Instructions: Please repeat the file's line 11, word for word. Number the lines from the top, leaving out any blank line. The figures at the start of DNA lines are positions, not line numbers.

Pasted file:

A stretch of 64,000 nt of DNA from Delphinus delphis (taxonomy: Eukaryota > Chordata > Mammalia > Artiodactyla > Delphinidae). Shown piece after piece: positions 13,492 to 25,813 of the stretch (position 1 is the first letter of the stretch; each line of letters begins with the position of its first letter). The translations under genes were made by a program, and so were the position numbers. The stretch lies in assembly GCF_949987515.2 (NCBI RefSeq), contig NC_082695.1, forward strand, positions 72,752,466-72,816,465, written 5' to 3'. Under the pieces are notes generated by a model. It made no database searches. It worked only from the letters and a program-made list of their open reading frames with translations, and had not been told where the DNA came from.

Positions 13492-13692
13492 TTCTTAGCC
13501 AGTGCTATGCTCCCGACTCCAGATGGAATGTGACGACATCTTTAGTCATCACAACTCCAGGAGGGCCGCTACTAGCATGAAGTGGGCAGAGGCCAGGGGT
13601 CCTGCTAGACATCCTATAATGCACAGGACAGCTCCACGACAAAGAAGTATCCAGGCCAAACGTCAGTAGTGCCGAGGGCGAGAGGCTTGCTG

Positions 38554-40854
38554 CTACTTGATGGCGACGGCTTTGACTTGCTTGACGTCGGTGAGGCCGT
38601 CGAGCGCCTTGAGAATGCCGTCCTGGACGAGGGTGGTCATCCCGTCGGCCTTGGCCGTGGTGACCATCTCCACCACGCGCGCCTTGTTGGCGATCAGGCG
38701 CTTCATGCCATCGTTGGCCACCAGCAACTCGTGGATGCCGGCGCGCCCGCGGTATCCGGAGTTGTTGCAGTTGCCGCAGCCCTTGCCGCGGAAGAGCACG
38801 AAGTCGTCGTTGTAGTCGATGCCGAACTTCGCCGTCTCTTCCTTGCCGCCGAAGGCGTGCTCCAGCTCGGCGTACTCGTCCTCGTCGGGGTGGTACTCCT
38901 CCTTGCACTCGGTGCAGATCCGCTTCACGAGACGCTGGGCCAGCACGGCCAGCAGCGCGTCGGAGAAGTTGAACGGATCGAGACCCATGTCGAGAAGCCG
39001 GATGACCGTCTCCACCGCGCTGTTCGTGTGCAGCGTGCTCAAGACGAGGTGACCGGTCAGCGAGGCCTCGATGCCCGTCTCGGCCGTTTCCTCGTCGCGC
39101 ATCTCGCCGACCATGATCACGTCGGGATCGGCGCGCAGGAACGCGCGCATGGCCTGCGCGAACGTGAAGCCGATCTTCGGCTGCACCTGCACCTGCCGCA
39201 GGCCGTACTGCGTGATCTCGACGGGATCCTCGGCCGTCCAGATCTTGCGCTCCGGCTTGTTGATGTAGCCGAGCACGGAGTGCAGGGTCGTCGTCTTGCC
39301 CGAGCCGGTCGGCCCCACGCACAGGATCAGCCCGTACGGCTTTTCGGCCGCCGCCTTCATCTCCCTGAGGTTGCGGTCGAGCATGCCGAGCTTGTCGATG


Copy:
38901 CCTTGCACTCGGTGCAGATCCGCTTCACGAGACGCTGGGCCAGCACGGCCAGCAGCGCGTCGGAGAAGTTGAACGGATCGAGACCCATGTCGAGAAGCCG